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GRAMOPHONE ( 07/ 2019)
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Reviewer: Lindsay Kemp

Read carefully. This is not a disc of music from the Fitzwilliam Virginal Book – the giant manuscript of keyboard pieces by Byrd, Bull, Farnaby and others, copied out in the early 17th century – but of selected works from the larger collection that contains it, assembled in the second half of the 18th century by the seventh Viscount Fitzwilliam and now held in the Cambridge museum that bears his name. Sure, many of the pieces here are from the FVB, but they sit alongside music by various later Italian composers, and even a surprisingly successful harpsichord arrangement (perhaps by Thomas Roseingrave) of a violin sonata by Corelli.

Sophie Yates says her intention is to highlight connections between English music and Italian, and this she does well by including some of Peter Philips’s keyboard ‘intabulations’ of madrigals by Marenzio and others. Philips’s technique was to take the rich harmonic skeleton of the originals and use his restless keyboard imagination to turn them into genuine harpsichord pieces driven by free-flowing ornamentation. They are still recognisable if you know the originals, as many will in the case of Caccini’s Amarilli, mia bella. But Yates also links Italy and England by offering two examples of that quintessentially English pairing of pavan and galliard, given an Italian groundplan by passamezzo chord sequences. The anonymous one, from Tisdale’s Virginal Book, is the kind of piece that could be better known if it had a composer’s name attached to it – Philips’s would fit well. The sonatas by Arresti and Pollarollo won’t change your life but there is drama in Picchi’s Toccata and Zipoli’s Canzona, while Frescobaldi’s Toccata shows his usual balance of capriciousness and control, the tension of it well captured by Yates’s playing.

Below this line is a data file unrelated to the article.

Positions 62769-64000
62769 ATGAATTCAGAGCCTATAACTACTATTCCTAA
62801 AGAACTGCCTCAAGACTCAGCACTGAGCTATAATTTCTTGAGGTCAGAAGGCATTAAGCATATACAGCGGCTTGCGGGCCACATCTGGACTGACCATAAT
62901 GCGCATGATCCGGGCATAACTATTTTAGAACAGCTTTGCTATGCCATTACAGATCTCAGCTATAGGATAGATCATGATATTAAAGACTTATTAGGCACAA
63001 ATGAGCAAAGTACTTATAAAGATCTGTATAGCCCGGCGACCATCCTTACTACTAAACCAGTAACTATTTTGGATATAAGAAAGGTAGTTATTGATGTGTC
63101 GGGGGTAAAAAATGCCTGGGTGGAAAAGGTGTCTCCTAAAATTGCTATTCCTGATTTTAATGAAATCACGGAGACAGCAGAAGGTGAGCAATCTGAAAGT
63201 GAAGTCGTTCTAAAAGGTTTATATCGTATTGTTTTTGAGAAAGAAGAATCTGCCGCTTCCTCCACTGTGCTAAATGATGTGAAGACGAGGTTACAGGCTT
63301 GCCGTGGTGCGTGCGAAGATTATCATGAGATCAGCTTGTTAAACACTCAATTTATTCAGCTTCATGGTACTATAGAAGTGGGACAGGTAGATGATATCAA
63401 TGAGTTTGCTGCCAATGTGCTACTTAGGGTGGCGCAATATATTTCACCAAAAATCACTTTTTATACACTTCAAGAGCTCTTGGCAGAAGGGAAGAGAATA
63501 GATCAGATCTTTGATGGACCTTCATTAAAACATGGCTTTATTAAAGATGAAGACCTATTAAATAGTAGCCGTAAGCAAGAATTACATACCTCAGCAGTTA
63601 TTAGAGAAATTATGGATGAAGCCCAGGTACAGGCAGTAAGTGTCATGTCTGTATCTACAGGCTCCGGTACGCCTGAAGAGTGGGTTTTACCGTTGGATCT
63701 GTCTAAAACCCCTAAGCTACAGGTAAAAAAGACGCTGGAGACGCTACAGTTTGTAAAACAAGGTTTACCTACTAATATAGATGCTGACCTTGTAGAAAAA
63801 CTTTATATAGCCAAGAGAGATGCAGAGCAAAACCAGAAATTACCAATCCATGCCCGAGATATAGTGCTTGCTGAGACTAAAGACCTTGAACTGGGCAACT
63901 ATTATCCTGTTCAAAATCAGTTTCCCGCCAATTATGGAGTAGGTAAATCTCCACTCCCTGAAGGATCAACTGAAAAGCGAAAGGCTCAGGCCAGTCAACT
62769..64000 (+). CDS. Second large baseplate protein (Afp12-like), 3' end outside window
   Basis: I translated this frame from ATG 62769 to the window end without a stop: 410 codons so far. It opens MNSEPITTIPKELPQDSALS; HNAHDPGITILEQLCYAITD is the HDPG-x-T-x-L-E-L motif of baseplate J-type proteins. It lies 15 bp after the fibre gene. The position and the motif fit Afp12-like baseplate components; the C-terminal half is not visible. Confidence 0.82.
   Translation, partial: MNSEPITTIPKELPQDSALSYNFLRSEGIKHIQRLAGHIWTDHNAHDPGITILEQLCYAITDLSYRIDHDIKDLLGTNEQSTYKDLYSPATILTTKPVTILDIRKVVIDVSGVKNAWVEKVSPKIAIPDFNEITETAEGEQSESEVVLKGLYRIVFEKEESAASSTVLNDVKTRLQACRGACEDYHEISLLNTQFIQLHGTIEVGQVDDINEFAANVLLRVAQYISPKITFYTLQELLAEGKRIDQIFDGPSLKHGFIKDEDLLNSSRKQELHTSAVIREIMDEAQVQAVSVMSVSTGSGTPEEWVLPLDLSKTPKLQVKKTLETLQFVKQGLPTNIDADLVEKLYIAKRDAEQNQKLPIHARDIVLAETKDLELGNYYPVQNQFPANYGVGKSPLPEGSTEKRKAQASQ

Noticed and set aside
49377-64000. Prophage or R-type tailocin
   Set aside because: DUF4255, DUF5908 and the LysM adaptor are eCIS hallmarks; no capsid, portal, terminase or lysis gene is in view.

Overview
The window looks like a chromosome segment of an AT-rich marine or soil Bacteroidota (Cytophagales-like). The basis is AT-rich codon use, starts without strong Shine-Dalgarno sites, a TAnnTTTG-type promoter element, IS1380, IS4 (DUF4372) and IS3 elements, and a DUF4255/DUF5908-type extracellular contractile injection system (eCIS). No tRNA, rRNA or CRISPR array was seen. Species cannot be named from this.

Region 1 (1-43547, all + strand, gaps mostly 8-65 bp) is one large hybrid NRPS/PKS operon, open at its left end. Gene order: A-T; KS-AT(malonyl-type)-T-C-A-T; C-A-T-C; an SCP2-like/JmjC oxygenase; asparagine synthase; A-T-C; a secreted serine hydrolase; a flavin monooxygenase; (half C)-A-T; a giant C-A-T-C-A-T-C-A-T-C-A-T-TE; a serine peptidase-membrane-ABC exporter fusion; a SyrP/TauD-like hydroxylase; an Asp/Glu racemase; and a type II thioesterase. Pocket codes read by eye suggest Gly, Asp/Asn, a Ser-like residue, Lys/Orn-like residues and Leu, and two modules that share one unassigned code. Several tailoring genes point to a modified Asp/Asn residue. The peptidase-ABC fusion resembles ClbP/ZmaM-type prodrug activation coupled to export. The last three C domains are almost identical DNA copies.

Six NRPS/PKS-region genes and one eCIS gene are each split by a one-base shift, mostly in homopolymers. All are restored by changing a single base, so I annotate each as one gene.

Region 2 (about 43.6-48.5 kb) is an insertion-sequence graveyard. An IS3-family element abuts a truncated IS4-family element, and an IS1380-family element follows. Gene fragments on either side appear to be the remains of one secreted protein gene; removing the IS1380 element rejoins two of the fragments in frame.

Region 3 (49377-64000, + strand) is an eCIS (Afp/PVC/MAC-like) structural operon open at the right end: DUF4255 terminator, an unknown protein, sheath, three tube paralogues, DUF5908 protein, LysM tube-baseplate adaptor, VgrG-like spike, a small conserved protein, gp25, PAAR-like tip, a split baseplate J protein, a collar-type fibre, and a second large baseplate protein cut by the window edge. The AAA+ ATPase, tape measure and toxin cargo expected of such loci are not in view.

The Fitzwilliam connection is clinched by Yates’s use of the Museum’s early 17th-century Tuscan harpsichord by Boni, a crisp, full-throated and deep-coloured beauty. Her playing is strong-fingered, buoyant and well-paced – strange, then, that there are missing notes here and there that you would expect to have been fixed in the editing. But this is an unusual and well-conceived programme, appealingly performed.

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